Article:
Kyrie Irving is known in most circles as an offensive virtuoso, but his teammates and coaches believe his defense has also helped the Celtics win games this season.
“All year, he’s been more committed to being better on the defensive end,” Celtics big man Al Horford told reporters Monday.
Irving, who fueled the Celtics to a 107-99 win over the Miami Heat at TD Garden, racked up a career-high eight steals. He tied Marcus Smart and Rajon Rondo for the most steals by a Celtics player since 1999 when Paul Pierce had nine.
Monday’s outburst is an outlier, but it illuminates a much larger trend. Irving is averaging a career high in steals (1.7), and head coach Brad Stevens believes much of his point guard’s defensive success stems from putting himself in an ideal position to capitalize.
“He had a couple where he saw an opportunity and gambled a little bit, but I thought the rest of them were really good positioning, and those are really good,” Stevens told reporters. “Those are exciting, because when you get those, you’re not only making them take a tough shot. You’re in there to take the ball, and he was active with his hands.”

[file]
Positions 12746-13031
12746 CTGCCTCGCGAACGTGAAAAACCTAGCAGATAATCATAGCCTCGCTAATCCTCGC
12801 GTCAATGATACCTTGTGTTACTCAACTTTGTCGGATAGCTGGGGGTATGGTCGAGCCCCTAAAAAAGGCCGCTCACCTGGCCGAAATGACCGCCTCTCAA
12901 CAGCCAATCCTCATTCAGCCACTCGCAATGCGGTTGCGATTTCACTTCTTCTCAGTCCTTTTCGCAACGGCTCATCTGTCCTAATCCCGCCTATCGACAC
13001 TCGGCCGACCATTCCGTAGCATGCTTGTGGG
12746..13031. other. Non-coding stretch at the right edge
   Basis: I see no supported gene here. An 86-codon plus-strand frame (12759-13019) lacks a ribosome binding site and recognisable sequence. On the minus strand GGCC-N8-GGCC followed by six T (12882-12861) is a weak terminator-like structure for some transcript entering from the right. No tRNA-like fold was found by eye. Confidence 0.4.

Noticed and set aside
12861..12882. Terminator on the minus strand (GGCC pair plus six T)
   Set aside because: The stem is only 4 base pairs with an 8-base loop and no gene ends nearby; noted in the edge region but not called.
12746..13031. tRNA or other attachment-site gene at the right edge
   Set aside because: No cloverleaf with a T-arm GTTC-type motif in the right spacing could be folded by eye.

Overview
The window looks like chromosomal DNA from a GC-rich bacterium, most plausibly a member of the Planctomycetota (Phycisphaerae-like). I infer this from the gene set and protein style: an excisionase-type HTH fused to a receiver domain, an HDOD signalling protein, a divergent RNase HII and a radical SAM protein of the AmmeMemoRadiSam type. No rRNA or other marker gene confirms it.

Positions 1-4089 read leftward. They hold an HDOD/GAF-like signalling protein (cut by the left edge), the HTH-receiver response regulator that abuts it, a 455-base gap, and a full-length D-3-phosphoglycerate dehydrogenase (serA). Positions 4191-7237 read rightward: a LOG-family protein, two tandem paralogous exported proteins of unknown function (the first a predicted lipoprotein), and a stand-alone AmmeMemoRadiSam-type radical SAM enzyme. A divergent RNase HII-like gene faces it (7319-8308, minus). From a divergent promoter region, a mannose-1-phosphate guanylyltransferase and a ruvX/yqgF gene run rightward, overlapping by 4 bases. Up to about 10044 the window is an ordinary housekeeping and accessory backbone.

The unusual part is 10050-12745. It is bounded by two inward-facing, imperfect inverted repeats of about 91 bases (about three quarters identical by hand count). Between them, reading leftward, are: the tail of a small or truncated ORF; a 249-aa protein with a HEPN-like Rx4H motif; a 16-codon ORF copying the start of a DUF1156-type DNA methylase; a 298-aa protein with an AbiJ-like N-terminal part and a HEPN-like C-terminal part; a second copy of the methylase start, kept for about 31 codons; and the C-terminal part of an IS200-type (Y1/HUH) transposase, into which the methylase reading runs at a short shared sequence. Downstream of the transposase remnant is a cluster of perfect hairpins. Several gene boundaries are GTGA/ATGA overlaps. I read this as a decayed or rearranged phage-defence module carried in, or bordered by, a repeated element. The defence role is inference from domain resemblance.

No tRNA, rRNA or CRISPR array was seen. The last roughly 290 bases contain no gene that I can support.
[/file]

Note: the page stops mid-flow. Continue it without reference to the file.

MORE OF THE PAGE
Steals are beneficial as is, but they’re even more productive when they lead to instant offense.
Late in the second quarter, Irving picked James Johnson’s pocket and fired an outlet pass to Smart for a 3-pointer. Early in the third, he scooped up a loose ball, motored the other way, and went through his legs to hit Smart for another wide-open shot.
Kyrie strip, Smart splash 💦 pic.twitter.com/03URh4Ypzn
— Boston Celtics (@celtics) January 21, 2019
In that same quarter, Irving crept up behind Bam Adebayo and poked the ball away. Al Horford corralled the loose ball and tossed it back to Irving, who zoomed downcourt and delivered a behind-the-back pass to Marcus Morris for one more uncontested trey.
Irving’s takeaways came at key moments, and he became the first Celtic since Larry Bird in 1985 to register at least 26 points, 10 assists, and eight steals in a game.
“I feel pretty good,” Irving told reporters. “I got lucky on a few of them, so that helps the stat sheet.”